Strategies to trim 2010 taxes
TORONTO: Canadian small business owners have one more month to take advantage of 2010 tax savings, according to Jamie Golombek, CIBC’s managing director of tax and estate planning.
Golombek reminded companies that many tax saving activities must be completed by Dec. 31 to realize tax savings for the year.
His tips include:
1. Purchase business assets now
If you’re self-employed or a small business owner, you may want to buy new business equipment or office furniture that you were planning to purchase in 2011.
Under the tax rules, you are generally permitted to deduct, under the “half-year rule,” one half of a full year’s tax depreciation in 2010, even if you bought it on the last day of the year. For 2011, you can then claim a full year’s depreciation.
For computer equipment purchased before February 2011, you can write off 100 per cent of the cost in the year of acquisition with no half-year rule.
2. Have your corporation reimburse rewards-paid travel
If you used personally earned credit card rewards points, such as Aeroplan Miles, to travel for business, have your corporation reimburse you for the value of the travel. Your corporation can deduct the expense and it’s non-taxable to you personally.
3. Rethink year-end compensation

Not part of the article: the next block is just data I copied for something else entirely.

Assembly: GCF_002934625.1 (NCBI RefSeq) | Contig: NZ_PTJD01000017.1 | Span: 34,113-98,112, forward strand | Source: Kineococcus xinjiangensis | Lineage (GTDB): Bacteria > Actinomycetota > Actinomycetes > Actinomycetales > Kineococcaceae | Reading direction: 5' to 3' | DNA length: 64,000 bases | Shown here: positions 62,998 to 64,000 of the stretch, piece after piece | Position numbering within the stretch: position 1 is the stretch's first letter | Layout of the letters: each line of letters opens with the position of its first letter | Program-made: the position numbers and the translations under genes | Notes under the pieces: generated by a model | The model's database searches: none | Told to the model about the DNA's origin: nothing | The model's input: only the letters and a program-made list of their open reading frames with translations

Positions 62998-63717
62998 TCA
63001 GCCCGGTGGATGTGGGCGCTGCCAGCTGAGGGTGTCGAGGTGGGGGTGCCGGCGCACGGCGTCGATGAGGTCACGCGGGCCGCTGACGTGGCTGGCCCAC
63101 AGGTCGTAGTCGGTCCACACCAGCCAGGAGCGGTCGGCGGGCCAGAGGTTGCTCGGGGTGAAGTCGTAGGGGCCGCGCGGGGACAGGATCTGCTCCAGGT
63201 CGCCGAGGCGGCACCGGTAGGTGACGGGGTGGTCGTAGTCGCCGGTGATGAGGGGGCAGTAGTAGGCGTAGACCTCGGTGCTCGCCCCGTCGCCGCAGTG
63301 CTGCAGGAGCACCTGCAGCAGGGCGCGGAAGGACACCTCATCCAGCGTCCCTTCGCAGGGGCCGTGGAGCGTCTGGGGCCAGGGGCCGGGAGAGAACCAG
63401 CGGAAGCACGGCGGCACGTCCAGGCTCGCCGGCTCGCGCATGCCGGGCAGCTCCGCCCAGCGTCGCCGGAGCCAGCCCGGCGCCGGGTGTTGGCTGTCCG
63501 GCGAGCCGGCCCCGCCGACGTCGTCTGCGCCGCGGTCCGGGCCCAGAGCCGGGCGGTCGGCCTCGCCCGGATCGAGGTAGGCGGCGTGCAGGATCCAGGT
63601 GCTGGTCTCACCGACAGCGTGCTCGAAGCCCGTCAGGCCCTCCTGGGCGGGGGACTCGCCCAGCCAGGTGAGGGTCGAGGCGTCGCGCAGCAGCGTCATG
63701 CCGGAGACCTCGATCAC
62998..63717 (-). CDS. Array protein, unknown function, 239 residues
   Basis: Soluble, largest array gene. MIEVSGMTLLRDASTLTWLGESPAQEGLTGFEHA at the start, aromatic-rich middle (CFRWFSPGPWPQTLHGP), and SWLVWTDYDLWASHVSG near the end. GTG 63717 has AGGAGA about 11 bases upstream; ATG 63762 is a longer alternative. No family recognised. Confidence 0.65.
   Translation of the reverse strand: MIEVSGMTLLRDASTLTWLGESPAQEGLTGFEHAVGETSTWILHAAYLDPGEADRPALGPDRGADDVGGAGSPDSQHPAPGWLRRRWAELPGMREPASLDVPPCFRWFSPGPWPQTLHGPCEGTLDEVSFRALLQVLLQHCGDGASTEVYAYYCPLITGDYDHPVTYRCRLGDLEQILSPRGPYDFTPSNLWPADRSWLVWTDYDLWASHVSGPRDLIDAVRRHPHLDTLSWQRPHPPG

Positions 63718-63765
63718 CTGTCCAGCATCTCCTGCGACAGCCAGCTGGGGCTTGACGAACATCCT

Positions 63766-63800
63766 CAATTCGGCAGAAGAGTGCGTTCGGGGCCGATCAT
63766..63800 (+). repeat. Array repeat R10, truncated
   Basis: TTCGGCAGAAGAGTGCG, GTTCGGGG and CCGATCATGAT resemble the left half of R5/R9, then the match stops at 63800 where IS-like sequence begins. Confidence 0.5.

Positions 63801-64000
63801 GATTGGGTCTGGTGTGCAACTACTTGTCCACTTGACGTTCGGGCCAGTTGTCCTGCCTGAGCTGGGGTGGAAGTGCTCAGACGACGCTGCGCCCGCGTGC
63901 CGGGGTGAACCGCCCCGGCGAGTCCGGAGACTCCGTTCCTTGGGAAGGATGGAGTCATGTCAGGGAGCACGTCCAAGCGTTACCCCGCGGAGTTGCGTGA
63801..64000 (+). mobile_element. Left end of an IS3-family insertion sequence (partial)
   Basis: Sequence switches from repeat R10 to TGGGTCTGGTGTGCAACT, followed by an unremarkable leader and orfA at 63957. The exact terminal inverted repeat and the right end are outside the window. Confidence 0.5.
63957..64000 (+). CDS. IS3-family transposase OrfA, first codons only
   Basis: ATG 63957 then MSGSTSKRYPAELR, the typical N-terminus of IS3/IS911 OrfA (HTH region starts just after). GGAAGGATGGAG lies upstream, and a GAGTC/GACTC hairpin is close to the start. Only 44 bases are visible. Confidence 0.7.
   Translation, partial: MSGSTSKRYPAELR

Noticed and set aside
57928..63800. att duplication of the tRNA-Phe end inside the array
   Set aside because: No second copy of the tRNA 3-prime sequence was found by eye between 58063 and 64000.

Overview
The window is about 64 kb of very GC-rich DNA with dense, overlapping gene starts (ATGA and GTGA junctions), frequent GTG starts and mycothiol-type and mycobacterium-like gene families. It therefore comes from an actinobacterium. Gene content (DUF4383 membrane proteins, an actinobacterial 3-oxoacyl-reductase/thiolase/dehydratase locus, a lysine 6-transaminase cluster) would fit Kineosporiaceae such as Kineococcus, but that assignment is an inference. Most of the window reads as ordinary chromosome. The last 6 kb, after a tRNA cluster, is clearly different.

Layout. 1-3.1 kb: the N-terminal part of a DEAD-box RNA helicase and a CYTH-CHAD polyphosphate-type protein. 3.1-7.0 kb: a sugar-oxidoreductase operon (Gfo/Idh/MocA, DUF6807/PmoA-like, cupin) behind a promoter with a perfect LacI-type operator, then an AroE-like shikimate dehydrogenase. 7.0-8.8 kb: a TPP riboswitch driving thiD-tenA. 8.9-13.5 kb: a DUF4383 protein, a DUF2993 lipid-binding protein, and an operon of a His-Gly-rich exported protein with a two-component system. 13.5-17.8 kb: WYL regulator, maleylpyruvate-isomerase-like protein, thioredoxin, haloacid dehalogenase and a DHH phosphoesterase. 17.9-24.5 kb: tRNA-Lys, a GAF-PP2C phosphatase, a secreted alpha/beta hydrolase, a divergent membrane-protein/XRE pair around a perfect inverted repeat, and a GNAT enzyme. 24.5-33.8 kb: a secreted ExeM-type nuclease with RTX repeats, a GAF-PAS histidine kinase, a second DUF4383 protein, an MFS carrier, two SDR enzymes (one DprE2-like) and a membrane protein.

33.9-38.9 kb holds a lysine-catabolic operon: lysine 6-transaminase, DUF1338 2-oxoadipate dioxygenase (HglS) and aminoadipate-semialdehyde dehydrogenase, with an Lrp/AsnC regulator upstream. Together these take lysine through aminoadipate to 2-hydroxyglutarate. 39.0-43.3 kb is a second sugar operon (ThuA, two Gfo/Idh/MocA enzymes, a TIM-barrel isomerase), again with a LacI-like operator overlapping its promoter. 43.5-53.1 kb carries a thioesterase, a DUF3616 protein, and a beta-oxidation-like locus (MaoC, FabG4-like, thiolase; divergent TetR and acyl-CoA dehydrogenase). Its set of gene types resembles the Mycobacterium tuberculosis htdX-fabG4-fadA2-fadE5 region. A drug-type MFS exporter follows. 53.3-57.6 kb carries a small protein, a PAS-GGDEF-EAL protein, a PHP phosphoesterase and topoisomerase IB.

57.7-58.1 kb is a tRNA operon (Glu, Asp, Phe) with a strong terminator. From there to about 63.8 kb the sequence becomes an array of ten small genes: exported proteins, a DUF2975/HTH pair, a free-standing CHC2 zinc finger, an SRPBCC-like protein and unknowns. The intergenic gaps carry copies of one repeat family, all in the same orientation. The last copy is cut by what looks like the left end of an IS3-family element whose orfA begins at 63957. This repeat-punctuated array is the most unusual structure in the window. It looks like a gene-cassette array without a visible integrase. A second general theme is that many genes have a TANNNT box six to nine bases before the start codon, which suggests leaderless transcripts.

If your business is incorporated and you are facing a December 31 corporate year-end, you may want to revisit your salary-dividend mix for 2010.
It may make more sense for small business owners to pay themselves exclusively through dividends rather than salary in 2010.
While this precludes them from making an RRSP contribution next year as dividends are not considered “earned income,” they may be better off saving money inside their corporations rather than inside an RRSP.
Examine the tax savings advantage dividends may offer over salary and the tax deferral advantage of leaving funds inside the company as opposed to paying them out immediately.
CIBC also released a report on how it may make more sense for some business owners to save money inside their corporations rather than paying themselves a salary merely to create RRSP contribution room.
It argues that in many cases, dividends may be more tax favourable than salary.